Innovation and expansion sit at the heart of business growth, but neither is possible without adequate working capital. What happens if you’ve used the working capital formula to assess your assets and liabilities and ended up with a negative figure? We’ll discuss the differences between positive and negative working capital below, as well as what they mean for your business.
What is working capital?
Working capital refers to the value left over after all short-term debts have been satisfied with current assets. The working capital formula is written out as:
Working Capital = Current Assets – Current Liabilities
Current assets include things like cash, inventory, and accounts receivable. Current liabilities include any short-term debts, including accounts payable.
Provided that you have access to all company accounts, using the working capital formula is straightforward. After subtracting all current liabilities from current assets, the difference in dollar amounts determines a company’s net working capital position. This can be positive, negative, or neutral. It offers a quick snapshot of how well a company is currently meeting its financial obligations, as well as how much money remains to put back into the business.
Understanding positive vs. negative working capital
Working capital gives a dollar value to the current ratio, or the difference between current assets and current liabilities. However, the current ratio uses a slightly different approach to assets and liabilities than the working capital formula. Instead of subtracting, it divides assets by liabilities.
Positive working capital shows that your business has sufficient liquid assets to pay off immediate debts. By contrast, negative working capital shows that you would struggle to pay immediate debts if restricted only to your current assets. This could be a temporary loss of liquidity caused by a recent cash payment or credit extension.
So, why is positive and negative working capital important? It’s a useful measure of financial health and approach to risk. Investors will look at the working capital position to see how your business is managing its assets.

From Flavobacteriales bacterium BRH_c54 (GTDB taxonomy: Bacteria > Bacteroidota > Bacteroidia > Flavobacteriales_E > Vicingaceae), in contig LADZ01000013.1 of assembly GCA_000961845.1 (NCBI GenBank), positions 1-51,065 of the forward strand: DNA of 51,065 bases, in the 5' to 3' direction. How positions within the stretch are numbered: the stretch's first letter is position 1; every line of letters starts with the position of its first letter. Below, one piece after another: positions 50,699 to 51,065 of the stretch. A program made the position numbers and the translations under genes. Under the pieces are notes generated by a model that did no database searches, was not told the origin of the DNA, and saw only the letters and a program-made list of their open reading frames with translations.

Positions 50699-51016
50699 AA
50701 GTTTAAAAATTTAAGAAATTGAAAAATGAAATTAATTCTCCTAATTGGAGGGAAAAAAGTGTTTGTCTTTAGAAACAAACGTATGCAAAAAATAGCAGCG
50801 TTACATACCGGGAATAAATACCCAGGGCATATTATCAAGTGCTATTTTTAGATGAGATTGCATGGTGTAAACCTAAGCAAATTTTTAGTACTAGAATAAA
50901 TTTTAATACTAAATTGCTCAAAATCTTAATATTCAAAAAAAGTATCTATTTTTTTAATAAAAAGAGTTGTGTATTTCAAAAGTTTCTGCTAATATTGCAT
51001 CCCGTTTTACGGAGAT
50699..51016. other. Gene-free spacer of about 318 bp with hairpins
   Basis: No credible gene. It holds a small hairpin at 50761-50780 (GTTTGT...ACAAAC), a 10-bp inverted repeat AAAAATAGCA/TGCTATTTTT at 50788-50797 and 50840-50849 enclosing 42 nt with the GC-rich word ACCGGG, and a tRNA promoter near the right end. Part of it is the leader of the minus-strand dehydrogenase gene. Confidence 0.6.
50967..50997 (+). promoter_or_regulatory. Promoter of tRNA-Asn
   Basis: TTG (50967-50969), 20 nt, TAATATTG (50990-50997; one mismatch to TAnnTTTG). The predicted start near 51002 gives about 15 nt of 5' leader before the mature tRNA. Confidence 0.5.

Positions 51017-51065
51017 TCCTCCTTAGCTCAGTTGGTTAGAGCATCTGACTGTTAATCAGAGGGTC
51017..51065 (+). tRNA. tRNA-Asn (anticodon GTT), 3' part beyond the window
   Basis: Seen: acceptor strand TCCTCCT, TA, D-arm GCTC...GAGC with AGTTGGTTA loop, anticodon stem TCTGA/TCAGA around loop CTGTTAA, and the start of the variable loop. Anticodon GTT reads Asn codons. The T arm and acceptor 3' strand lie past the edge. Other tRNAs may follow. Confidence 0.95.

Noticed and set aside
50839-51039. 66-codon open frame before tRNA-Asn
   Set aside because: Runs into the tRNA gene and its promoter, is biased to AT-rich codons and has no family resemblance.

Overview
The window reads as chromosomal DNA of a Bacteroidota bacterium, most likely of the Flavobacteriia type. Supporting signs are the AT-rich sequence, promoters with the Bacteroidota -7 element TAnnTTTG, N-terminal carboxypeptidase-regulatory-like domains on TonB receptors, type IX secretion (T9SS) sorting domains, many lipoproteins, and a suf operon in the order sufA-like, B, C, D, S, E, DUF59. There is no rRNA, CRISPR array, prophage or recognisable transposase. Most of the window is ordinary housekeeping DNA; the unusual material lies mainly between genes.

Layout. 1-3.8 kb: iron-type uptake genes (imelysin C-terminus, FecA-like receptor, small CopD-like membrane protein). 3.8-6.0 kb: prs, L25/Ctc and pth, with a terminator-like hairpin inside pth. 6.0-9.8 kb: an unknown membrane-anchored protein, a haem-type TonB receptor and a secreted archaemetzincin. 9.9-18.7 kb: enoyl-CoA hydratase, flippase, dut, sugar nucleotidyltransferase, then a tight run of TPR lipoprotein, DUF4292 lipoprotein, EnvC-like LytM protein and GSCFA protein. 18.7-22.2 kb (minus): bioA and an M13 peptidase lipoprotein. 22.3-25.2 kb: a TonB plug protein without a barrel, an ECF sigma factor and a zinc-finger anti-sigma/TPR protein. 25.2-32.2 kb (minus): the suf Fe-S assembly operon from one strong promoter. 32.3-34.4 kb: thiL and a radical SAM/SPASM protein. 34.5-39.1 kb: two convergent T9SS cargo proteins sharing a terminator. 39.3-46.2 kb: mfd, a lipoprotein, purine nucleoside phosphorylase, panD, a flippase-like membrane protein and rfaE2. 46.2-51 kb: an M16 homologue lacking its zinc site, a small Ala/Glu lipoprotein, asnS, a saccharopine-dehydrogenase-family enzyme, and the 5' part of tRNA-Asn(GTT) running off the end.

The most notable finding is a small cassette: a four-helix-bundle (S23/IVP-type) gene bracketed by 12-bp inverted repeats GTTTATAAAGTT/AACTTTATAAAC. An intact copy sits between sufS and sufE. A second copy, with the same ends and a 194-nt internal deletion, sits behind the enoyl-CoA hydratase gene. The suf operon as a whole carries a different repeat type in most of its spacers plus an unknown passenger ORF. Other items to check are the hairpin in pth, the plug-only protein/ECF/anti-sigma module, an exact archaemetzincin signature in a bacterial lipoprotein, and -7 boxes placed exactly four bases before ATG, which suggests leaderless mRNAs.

Positive working capital example
When a business’s current assets outweigh its current liabilities, it’s said to have positive working capital. In other words, there is less risk that the business will be unable to pay its short-term debts.
As a positive working capital example, imagine that Company A has $500,000 in current assets and $300,000 in current liabilities. Its net working capital is $200,000, representing the remaining assets with a dollar value.
What does this mean? To begin with, it shows Company A is sufficiently managing its short-term debts. It also shows that the company has capital to work with. It could use this money on a marketing campaign, product development, or other new project. However, if the business doesn’t do anything with its positive working capital, this can be a red flag to investors who may wonder if the company is missing out on growth opportunities.
Neutral working capital example
In the next financial quarter, imagine that Company A now has $400,000 in current assets, but its current liabilities have grown to $400,000 due to a credit extension. Its current assets and current liabilities cancel each other out, dollar for dollar. This indicates that the company can still meet its short-term debt using its current assets. Yet at the same time it might indicate a higher level of risk, without excess assets that can easily be converted to cash for growth.
Negative working capital example
Now that we’ve looked at positive and neutral working capital positions, it’s time to turn to the negative. As a negative working capital example, imagine that Company A has faced several expenses in the recent financial quarter, leaving it with $250,000 in current assets. Its current liabilities are $350,000, giving it a negative working capital of $100,000.
What does this negative figure mean for the business? On the surface, it shows that if the company had to pay off all its short-term debts today, it would struggle. The company would need to immediately try and push through sales or take on short-term funding to pay its debts. An inability to pay vendors, employees, and bills is a red flag to investors and lenders alike. This also leaves the business with nothing to fuel further growth and investment, as all current assets are tied up with daily operational costs.
Overall, it’s natural for a company’s working capital to ebb and flow as it handles its investments and expenses. While a short-lived period of negative working capital can be easily turned around, when it becomes a long-term situation, this could lead to bigger problems down the road.
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